Having spent the past 20 years designing branding and advertising for other people, I have finally turned from poacher to gamekeeper and created my own product.
Actually, my publishing and fashion ventures – ‘Change the world for a fiver’ and the ‘I’m not a plastic bag’ shopping bag – came close, but I’ve never had sole control of a project. Until now.
Morrissey Fox ales is a range of beers I have launched with actor Neil Morrissey and chef Richard Fox, initially as part of a TV documentary series (Men Brewing Badly, which started this week on Channel 4).
The programme created an intense six months of activity that saw us buying a dilapidated pub in north Yorkshire, renovating it, converting it and constructing a micro-brewery in the garden, selling our product into Tesco nationally, as well as creating a brand, packaging and website for a new range of beers for cask on-trade and bottled off-trade.
This all had to be done for real, with our own, very real, money. In addition, Ofcom’s insistence that the camera is merely recording the exact events as they happen – since the ‘Queen storming out of the photo shoot’ moment last year – and time constraints, which meant we were forced to squeeze two years’ work into six months, put extra pressure on the project.
So, while I was under time and financial pressure to produce a viable business, at least I had, for the first time, the thrill of producing designs for my very own product. What could possibly go wrong?
It reminds me of the occasion I placed a small ad to sell a car and found myself making the price bigger and bigger, and adding exclamation marks to an already huge ‘For Sale’ headline. My point is that when we are given the chance to take commercial responsibility for our own piece of communication, our perspective changes – we sound and behave like some of the clients we can find so frustrating.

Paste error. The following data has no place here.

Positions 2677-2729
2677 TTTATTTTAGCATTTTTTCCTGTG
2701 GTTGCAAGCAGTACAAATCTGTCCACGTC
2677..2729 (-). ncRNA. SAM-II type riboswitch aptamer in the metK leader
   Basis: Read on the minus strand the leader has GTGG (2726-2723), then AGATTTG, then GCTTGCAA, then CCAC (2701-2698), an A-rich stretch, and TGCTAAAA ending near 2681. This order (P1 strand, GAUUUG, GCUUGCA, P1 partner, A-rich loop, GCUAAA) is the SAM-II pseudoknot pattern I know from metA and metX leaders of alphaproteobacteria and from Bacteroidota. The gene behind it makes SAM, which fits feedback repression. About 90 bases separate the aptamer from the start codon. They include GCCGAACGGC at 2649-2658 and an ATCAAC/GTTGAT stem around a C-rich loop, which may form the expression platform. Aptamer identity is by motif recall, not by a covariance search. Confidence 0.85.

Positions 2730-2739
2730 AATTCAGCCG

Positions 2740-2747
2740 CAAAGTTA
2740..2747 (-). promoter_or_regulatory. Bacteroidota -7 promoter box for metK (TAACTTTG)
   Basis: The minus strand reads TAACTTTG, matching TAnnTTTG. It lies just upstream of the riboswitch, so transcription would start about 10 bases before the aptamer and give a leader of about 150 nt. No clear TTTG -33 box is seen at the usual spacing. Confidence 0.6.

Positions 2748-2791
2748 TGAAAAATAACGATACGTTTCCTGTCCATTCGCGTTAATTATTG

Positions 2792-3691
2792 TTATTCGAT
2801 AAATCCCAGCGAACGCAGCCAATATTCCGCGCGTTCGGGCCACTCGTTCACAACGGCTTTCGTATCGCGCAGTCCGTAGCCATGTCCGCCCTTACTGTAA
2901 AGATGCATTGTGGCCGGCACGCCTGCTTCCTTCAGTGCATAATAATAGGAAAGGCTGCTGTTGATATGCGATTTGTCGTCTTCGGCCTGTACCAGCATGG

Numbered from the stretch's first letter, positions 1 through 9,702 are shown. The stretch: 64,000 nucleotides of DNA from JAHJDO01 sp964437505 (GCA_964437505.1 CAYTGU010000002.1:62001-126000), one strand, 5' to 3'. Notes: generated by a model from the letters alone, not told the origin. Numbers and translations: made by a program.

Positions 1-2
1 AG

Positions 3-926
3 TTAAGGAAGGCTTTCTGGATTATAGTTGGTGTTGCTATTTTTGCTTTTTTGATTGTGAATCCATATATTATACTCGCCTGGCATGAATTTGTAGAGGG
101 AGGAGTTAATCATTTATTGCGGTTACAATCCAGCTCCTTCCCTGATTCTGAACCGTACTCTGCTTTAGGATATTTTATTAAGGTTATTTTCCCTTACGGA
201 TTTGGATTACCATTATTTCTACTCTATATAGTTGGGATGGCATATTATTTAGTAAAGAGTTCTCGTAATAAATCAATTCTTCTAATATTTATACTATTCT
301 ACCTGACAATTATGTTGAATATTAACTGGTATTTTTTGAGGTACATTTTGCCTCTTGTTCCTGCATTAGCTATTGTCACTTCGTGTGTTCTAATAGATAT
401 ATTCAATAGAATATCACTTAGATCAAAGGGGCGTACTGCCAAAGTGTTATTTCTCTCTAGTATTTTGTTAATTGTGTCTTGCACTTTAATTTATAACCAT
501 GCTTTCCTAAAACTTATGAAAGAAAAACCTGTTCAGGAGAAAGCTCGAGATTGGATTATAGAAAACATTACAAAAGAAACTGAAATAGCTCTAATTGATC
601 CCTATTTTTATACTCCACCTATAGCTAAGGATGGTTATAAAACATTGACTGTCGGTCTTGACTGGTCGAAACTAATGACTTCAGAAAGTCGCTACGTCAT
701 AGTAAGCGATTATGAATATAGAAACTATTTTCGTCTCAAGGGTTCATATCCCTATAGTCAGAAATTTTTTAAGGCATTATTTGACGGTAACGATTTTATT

It was no different with beer. I can think of few briefs more lip-smacking than designing pump clips and bottle labels for a range of beers where you can do anything you want. The brief really is that open, because you wrote it. The design restrictions are pretty much non-existent, because you control them and the client has no preconceptions or constraints. You are the client and can buy whatever you want.
Or so I thought. First, give me the freedom of a tight brief any day. I hate having a blank sheet and a world of possibility. I want dos and don’ts, I need cost constraints and client logos and colourways that need to be adhered to. They make me better.
The most restrictive conditions in advertising I can remember came in the period of cigarette promotions in the 1980s under the restrictions imposed by the Committee of Advertising Practice, which forbade you to do almost anything, and look what happened. It gave us the most creative, inventive work ever for Hamlet, Benson & Hedges Special Filter and Silk Cut.
Creative people thrive on conditions and restrictions. This time round, I had none.
Second, being consultant and client is a schizophrenic experience where neither side wins. It’s like seeing only your own handwriting – a project suffers from not having the coalescing of influences that can create a one-plus-one-equals-three kind of solution.
Third, it’s amazing how much harder it is to defend your creative work when you are also the client.
Focus group feedback was treated initially with disdain, only to be grudgingly received later on, but with nobody acting as referee in the process, this freedom can actually be chaotic to manage.
Finally, running a creative consultancy and a brewery sounds like fun, and it sure hasn’t been dull, but it takes up a lot of time and pulls you in opposite directions.
The one doesn’t complement the other in ways I would have imagined they might have done before embarking on this venture. There is the added complication of putting work through your own consultancy with a fee attached that, as a client, you’d rather not pay. Fortunately, this was dealt with by my fellow directors.
With bread-and-butter, revenue-generating work also requiring the attention of my designers, projects like this can be unwanted distractions. Just imagine your company Christmas card brief lasting for six months, and taking up three designers full-time – you get the idea.
There’s no question that seeing the finished product in Tesco is a buzz, especially when both your businesses are at stake.
I’ve noticed that I’m as keen to know what people think of the design as I am to know how sales are doing – but isn’t that the perfect match of design sensibility and commercial integrity?
Maybe I’ve got the bug now. Expect another home-grown project along shortly…
Tim Ashton is founder and creative director of Antidote
• Having the freedom to set your own brief is onerous – restrictions can aid creativity
• Being consultant and client is a schizophrenic experience where ‘neither side wins’
• It’s difficult to defend your creative work as the client
• Setting tight budgets will hinder your creativity, pulling you in different directions